Record wildfire burns amid drought on Hawaii’s Big Island

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Firefighters have gotten more control over a Hawaii wildfire that forced thousands of people to evacuate over the weekend and destroyed at least two homes on the Big Island …

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Firefighters have gotten more control over a Hawaii wildfire that forced thousands of people to evacuate over the weekend and destroyed at least two homes on the Big Island

Authorities lifted evacuation orders Sunday night but warned that they could be reinstated at any time and that people should be ready to leave.

Fires in Hawaii are unlike many of those burning in the U.S. West. They tend to break out in large grasslands on the dry sides of the islands and are generally much smaller than mainland fires.

Even though Hawaii has a wet, tropical climate that isn’t typically at risk from large fires, blazes could become more frequent as climate change-related weather patterns intensify.

The islands have seen a downward trend in overall rainfall in recent years. Drought conditions have reached the most severe level in some parts of Hawaii in recent years, according to the U.S. Drought Monitor. Drought tied to climate change have made wildfires harder to fight.

In the Hawaii fire, two homes were confirmed destroyed so far, and officials asked residents to report any additional damage.

Big Island officials said Sunday night that they were unable to fly over the blaze to get an updated size estimate. The fire is likely to have grown larger since the last flyover, and officials said they would try again Monday.

Some nearby roads were closed, making certain neighborhoods inaccessible to residents, but there was no imminent threat to homes.

Hawaii County Fire Chief Kazuo Todd said winds were expected to increase Monday.

“Our current wind forecast is showing wind patterns between 18 to 20 mph, with gusts up to 40 mph,” Todd said Sunday night, “and so while throughout the evening our crews will be working to build fire breaks with dozers and back burns, this temporary lift on the mandatory evacuation may have to be reinforced later on due to prevailing weather patterns.”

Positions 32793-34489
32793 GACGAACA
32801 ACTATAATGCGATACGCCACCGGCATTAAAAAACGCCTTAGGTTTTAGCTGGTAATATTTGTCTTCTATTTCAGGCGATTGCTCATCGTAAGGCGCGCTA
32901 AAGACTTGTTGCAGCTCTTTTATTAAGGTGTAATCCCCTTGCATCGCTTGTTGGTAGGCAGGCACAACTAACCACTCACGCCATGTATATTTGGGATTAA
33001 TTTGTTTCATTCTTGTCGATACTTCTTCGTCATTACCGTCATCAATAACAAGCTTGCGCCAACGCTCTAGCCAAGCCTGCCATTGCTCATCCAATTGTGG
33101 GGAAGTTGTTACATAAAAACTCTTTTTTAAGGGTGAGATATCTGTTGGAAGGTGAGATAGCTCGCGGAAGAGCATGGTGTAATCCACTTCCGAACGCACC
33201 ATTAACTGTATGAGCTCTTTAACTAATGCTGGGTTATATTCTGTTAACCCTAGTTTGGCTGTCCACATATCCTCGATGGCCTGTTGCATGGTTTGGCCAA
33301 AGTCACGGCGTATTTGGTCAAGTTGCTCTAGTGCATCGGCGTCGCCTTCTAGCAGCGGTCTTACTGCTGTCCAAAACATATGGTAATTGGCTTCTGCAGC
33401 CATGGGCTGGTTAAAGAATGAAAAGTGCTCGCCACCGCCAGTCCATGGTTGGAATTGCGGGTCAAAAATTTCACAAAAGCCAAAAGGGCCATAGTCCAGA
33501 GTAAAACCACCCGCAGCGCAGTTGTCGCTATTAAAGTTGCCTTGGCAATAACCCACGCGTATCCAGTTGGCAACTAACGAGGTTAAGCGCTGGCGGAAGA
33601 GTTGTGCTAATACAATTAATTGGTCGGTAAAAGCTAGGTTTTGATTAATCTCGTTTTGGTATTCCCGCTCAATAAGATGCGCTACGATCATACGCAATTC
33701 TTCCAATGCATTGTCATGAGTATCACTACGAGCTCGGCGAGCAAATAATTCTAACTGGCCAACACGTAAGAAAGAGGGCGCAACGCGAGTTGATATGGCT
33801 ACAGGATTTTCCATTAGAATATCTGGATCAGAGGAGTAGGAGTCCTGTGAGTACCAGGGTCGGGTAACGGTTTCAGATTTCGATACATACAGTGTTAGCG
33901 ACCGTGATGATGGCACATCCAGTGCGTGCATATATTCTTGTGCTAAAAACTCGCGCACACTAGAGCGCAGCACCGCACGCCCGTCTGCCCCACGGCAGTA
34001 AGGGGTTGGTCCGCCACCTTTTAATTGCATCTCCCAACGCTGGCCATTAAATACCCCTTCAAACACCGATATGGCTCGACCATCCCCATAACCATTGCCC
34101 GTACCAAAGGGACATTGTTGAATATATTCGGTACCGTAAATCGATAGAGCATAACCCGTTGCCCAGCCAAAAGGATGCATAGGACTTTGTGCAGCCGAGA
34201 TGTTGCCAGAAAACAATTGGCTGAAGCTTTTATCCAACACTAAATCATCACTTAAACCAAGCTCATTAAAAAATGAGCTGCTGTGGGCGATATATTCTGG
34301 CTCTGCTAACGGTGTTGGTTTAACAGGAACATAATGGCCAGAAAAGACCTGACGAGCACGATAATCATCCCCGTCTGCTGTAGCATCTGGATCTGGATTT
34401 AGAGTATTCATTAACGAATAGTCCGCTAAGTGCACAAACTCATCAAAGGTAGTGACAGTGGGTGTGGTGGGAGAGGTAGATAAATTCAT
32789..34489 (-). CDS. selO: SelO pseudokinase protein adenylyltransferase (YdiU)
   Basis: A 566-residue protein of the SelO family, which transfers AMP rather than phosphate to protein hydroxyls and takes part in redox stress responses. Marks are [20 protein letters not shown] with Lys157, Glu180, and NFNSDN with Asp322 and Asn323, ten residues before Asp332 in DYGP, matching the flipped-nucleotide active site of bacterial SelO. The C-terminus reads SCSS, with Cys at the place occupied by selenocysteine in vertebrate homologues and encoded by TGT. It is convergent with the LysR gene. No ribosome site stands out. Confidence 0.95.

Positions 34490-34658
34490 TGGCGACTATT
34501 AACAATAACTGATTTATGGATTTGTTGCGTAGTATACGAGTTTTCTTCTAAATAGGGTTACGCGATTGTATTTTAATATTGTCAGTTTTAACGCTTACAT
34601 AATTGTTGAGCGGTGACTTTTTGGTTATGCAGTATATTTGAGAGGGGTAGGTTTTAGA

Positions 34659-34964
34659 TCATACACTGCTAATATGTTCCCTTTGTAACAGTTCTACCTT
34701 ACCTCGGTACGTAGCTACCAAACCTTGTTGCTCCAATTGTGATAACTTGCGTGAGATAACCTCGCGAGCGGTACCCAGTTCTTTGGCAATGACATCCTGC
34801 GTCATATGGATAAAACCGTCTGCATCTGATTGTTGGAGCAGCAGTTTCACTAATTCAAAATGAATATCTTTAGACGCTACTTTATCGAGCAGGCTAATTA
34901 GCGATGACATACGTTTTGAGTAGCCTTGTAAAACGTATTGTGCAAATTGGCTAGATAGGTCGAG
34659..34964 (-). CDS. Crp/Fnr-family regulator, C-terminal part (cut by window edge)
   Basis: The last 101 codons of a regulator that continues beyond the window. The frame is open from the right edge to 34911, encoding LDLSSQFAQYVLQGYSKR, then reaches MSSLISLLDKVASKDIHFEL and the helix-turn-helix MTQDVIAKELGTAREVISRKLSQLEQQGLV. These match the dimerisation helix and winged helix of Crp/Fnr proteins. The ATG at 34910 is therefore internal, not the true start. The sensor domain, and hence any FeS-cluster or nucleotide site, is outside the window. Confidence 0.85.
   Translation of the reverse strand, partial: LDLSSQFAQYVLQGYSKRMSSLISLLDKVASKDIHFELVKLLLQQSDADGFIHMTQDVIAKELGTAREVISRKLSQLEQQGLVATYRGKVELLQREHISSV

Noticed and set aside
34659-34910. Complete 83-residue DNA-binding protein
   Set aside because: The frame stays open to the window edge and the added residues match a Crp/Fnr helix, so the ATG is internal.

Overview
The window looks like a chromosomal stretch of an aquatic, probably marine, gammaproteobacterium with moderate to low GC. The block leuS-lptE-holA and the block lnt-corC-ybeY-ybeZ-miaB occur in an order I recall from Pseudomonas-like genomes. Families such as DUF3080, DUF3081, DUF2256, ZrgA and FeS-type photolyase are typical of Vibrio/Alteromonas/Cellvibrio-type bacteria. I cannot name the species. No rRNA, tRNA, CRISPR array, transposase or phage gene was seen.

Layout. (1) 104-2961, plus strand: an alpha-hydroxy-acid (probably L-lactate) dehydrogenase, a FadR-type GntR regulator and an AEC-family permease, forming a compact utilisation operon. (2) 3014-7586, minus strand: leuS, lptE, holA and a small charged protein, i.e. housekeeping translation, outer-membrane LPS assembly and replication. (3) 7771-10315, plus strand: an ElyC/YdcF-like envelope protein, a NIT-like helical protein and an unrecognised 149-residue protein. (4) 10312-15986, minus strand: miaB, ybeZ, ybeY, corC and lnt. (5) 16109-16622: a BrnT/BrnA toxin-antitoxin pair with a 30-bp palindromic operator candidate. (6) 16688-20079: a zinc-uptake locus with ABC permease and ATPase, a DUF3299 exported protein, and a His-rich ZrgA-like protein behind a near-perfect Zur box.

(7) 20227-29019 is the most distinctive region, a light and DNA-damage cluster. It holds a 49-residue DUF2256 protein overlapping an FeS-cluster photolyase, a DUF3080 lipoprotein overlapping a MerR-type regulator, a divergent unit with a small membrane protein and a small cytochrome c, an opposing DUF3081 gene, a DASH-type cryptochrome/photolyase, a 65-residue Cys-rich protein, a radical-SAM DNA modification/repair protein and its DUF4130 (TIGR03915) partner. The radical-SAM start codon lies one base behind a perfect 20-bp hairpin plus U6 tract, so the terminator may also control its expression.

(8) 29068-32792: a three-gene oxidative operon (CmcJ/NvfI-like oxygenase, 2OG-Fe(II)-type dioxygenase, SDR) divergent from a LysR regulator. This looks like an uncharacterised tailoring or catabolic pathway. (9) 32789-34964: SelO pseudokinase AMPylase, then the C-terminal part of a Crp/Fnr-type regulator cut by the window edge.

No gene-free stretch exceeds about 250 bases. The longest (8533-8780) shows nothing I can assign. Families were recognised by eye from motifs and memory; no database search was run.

The fire chief said nearby communities could be inundated with smoke and that anyone with health or breathing problems should find somewhere else to stay.

Johnasen said that the fire chief’s message could soon change.

“Right now homes are not in danger,” Johnasen said Monday. “That doesn’t mean they couldn’t be in danger later this evening, or early tomorrow morning or even later this week, so be on high alert.”

In California, where several wildfires were burning, containment on Monday reached 35% for the largest, the Dixie Fire, which covered about 388 square miles (1,005 square kilometers) in mountains where 45 homes and other buildings have been destroyed.

Evacuation orders and warnings were lifted over the weekend for several areas in the northern part of the state. But gusty winds were expected to push flames through extremely dry fuels on remote hillsides.

Over the weekend, a lightning-sparked wildfire threatened remote homes along the Trinity River in California’s Shasta-Trinity National Forest. The 5-square-mile (13-square-mile) McFarland Fire was 5% contained Monday.

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